The United States, which spends more on health care than any other nation, came in 37th. In the analysis published by the World Health Organization which evaluated the health care systems of its 191 members and graded them based on how well each country performs given the resources at its disposal. The study concluded that France has the best health care system in the world, followed by Italy.
Previous assessments have looked just at how healthy people are, "and you're left with the image that the rich (countries) do well because they're rich," said study co-author Dr. Julio Frenk. This new analysis praises health systems "that utilize few resources very well."
The report essentially measures value for money: comparing a population's health with how effectively governments spend their money on health, how well the public health system prevents illness instead of just treating it and how fairly the poor, minorities and other special populations are treated. It also examines how fairly the bill is divided among people.
When each country's measurements were added together, even study co-author Dr. Christopher Murray, a Harvard health economist and the health organization's chief of health policy evidence, was surprised. He had expected Scandinavian countries or Canada to be the world's best, because they're always presented as models. Instead, Norway hit No. 11, Canada 30.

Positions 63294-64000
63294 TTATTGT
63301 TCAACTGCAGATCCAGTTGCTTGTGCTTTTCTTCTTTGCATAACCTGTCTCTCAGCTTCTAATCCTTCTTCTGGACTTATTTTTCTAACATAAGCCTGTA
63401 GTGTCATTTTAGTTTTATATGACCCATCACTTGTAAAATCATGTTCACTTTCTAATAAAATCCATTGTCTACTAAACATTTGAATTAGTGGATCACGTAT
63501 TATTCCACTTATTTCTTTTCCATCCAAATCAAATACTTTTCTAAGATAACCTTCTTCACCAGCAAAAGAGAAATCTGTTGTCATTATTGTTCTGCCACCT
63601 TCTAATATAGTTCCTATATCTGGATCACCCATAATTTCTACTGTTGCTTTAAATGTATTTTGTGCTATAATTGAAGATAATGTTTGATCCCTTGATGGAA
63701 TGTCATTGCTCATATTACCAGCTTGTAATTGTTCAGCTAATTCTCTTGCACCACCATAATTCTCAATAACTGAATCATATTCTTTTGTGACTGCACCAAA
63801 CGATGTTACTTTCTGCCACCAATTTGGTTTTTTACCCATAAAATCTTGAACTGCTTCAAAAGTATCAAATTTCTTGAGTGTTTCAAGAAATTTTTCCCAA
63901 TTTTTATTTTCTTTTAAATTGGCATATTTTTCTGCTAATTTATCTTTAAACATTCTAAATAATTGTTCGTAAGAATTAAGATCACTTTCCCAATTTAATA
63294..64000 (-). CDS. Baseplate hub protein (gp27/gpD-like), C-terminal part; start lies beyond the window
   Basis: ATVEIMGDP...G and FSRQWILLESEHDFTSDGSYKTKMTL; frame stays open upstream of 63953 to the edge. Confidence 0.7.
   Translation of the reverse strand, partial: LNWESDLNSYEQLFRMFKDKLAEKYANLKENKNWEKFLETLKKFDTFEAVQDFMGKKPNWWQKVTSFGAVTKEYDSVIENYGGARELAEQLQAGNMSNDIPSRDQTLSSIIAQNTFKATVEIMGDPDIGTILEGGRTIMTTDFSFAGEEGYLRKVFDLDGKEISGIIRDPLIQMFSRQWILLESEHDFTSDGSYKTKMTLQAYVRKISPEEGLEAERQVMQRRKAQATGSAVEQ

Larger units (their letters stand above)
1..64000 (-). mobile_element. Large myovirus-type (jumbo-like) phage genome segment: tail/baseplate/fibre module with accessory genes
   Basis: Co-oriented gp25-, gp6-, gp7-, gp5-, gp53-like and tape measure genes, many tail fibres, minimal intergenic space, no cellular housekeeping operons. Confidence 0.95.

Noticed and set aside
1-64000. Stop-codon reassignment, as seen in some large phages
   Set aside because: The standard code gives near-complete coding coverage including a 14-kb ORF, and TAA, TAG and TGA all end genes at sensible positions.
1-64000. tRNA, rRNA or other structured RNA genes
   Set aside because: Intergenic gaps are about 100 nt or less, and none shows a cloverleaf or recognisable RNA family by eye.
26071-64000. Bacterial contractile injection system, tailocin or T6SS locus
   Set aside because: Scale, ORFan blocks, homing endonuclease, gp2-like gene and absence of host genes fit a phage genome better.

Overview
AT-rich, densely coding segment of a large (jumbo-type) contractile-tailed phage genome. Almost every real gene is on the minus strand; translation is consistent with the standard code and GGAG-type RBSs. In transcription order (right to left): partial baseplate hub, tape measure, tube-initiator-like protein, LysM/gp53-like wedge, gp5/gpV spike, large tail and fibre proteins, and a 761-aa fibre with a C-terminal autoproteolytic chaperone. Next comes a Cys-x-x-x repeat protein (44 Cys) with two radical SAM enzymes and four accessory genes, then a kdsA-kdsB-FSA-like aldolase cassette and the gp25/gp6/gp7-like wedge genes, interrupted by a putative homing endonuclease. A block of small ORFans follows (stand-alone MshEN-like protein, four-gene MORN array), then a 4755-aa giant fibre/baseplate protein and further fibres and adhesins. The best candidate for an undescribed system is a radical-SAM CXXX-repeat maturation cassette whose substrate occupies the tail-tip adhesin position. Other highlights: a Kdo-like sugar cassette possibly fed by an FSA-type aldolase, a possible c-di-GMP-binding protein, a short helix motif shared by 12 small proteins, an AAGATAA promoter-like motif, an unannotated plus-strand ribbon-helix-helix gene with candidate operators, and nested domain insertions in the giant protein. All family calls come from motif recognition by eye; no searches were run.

Some health economists raised concerns about the method used to compile the rankings, in which several Mediterranean countries scored unexpectedly high. Tiny countries with few patients to care for - San Marino, Andorra, Malta - crowd onto the surprising best list. Singapore, Spain, Oman and Austria also made the top 10. Japan, which rated top for the health of its people, placed 10th overall.
Americans - while good at expensive, heroic care - are very poor at the low-cost preventive care that keeps Europeans healthy, said Princeton University health economist Uwe Reinhardt. The United States spends a stunning $3,724 per person on health each year. But measuring how long people live in good health - not just how long they live - the Japanese beat Americans by 4 1/2 years, and the French lived three more healthy years. Yet Japan spends just $1,759 per person on health and France $2,125. ``That's a pretty big gap,'' noted Murray. ``For the money we're spending, we should be able to do a lot better!''
At the bottom of the list were Sierra Leone, Myanmar, Central African Republic, Democratic Republic of the Congo and Nigeria. Many of the worst-faring countries are in sub-Saharan Africa. Largely because of the AIDS epidemic, healthy life expectancy for babies born this year in many of those nations has dropped to 40 years or less, the W.H.O. said.
1. The World Health Report 2000 - Health systems: Improving performance. Published by the World Health Organization, Geneva, Switzerland. Reported by: Ross E. Associated Press Medical Writer
July/ August 2000